Being new parents is both wonderful and difficult. You get home from the hospital with your miracle, ready to rock at parenting. And your newborn baby starts wailing. You try to calm your baby to no avail, and you ask yourself the million dollar question of sleep-deprived first-time parents: Why do babies cry? How do I calm my crying baby?
For my husband and me, it was a struggle. I mean, as first-time parents, we had no idea what we were doing, and Ollie cried a lot!
Our nights of desperation taught us how to handle a crying baby. And here’s all we learned in our journey!
I’m sharing with you the most common reasons why babies cry, and the tried and tested ways to soothe your crying baby!
Why do Babies Cry: Top 10 Reasons
#1 Babies Cry When They Are Hungry
Yes, everyone knows this, right? But, why do first-time parents usually get so confused about this?
The truth is, sometimes it isn’t that simple. When Ollie was in the NICU, he took breast milk every 3 hours, and most of the time he was immediately calmed after we offered him either the breast or the bottle.
The confusing part was those few times when he was so hungry he took a little longer to calm down. At first, I figured he might be crying for something else because I was trying to offer him food and he wouldn’t take it. But, as the NICU nurses taught me, sometimes it takes a few moments for a hungry baby to eat.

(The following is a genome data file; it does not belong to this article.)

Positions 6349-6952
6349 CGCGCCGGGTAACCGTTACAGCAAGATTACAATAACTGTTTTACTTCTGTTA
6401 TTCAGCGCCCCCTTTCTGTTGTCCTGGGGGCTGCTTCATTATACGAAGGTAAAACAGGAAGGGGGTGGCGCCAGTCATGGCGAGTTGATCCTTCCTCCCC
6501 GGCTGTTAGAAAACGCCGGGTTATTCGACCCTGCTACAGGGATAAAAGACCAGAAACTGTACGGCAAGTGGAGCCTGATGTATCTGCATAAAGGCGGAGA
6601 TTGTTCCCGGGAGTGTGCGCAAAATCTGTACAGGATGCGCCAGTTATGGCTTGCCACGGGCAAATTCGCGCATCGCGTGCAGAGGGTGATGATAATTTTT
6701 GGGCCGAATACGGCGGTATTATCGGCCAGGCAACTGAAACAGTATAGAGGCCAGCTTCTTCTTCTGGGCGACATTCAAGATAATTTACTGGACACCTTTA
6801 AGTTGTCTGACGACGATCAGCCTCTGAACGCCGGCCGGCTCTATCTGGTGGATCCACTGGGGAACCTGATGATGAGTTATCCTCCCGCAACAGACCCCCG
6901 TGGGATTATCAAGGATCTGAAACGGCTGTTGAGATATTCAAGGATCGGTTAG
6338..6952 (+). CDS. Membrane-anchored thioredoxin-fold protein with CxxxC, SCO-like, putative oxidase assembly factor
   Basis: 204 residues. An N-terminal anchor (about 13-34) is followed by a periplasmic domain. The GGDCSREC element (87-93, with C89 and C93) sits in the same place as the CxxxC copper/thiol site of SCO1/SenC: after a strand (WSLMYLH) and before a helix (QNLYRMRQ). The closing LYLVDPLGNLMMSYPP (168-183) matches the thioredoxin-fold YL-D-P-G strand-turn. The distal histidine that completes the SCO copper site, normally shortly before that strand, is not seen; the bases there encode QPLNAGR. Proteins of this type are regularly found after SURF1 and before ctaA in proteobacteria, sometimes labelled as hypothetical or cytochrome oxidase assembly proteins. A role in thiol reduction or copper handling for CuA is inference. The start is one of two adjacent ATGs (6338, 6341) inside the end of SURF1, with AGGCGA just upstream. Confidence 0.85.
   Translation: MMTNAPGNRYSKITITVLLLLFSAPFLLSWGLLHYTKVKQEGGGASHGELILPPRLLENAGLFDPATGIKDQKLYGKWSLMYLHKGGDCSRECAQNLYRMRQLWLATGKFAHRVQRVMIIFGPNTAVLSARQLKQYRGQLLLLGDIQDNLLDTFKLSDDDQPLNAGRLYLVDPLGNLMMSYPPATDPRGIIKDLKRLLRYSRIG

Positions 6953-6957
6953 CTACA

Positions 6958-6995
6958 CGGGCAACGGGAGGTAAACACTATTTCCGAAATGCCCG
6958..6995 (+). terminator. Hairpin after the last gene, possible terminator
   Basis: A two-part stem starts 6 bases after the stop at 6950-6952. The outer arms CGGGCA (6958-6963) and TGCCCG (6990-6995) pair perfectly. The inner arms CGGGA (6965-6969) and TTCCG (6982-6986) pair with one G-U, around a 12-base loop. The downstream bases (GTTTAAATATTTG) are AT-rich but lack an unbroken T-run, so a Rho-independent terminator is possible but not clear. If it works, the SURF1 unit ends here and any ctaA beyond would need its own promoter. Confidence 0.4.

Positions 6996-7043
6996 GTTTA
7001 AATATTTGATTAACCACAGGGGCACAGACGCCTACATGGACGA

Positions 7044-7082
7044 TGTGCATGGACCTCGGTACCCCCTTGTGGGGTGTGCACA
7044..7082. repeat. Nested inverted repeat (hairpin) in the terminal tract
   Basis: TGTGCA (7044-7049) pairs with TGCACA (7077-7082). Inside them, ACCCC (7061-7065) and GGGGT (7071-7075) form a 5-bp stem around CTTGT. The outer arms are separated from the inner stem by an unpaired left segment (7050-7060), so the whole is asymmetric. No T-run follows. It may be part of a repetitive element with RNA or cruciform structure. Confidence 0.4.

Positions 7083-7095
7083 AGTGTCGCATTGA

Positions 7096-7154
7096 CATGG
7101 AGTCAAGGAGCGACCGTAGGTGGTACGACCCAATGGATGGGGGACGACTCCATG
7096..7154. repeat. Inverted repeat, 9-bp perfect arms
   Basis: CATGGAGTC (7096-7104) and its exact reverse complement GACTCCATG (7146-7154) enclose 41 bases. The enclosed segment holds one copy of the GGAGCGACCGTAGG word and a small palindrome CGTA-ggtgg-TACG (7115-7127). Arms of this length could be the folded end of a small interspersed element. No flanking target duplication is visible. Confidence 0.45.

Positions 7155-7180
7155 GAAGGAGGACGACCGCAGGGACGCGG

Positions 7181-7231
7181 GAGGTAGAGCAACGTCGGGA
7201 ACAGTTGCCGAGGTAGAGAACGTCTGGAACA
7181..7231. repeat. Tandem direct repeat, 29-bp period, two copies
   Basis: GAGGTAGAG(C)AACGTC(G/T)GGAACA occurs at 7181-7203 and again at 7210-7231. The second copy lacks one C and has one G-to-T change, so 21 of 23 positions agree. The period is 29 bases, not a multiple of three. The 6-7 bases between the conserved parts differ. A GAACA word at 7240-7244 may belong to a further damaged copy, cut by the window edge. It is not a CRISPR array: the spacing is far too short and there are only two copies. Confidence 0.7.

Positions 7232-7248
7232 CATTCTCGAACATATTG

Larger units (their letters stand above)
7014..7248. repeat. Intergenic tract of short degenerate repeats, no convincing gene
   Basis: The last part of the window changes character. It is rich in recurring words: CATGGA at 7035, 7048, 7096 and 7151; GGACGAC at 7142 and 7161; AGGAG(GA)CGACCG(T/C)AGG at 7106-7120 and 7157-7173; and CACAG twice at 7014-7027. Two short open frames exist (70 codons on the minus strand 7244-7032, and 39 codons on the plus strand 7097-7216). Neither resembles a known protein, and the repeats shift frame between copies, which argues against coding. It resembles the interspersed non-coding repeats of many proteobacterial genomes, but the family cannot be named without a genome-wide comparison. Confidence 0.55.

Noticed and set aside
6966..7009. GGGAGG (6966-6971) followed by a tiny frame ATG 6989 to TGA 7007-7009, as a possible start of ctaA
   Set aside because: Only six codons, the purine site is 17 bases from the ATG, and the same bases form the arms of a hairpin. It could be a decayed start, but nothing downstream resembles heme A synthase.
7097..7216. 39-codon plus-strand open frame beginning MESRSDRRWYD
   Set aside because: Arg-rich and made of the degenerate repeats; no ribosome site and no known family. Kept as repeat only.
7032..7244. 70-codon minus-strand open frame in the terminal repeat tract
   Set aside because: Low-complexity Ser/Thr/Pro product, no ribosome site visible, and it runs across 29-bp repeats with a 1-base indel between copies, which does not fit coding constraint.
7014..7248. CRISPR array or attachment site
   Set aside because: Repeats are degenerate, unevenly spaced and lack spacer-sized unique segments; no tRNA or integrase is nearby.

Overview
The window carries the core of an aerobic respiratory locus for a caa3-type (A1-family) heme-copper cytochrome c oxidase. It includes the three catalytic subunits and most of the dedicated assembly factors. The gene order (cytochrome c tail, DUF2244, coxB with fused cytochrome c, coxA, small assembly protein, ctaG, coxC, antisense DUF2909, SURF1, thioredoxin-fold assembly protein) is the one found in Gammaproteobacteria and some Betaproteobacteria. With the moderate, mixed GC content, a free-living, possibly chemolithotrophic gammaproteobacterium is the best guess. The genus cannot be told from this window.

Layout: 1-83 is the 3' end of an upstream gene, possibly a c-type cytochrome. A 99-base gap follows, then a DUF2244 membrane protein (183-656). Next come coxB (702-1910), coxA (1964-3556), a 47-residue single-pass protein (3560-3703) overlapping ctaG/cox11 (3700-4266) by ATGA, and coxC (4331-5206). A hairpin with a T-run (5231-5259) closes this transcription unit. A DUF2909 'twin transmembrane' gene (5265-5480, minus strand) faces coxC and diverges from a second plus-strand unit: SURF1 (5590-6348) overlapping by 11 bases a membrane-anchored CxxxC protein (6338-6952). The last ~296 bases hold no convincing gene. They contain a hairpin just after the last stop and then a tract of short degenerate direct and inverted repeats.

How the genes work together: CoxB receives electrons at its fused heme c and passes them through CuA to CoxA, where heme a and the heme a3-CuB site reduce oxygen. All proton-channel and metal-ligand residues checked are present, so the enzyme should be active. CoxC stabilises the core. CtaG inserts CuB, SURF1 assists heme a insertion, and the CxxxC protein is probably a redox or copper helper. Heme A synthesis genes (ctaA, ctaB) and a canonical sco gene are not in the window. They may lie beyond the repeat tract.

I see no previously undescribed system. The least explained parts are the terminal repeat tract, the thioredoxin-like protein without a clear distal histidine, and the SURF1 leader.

Another reason why hunger in newborn babies is so confusing is that they sometimes stop feeding because they need burping, or they have the hiccups. When this happens, parents may think that their baby is full, and we may find our babies crying a short while afterward, believing it’s impossible that they are hungry because they just ate.
Breast milk is easier to digest than formula, so if you’re breastfeeding, odds are your baby may be hungry even if it seems like you fed her just a short while ago.
Formula is heavier, and thus your baby will feel more full for a longer period of time. But, even if it seems like she shouldn’t be hungry so soon, try offering her the bottle.
#2 Babies Cry When They Are Tired
Your baby might not be hungry, she might be sleepy!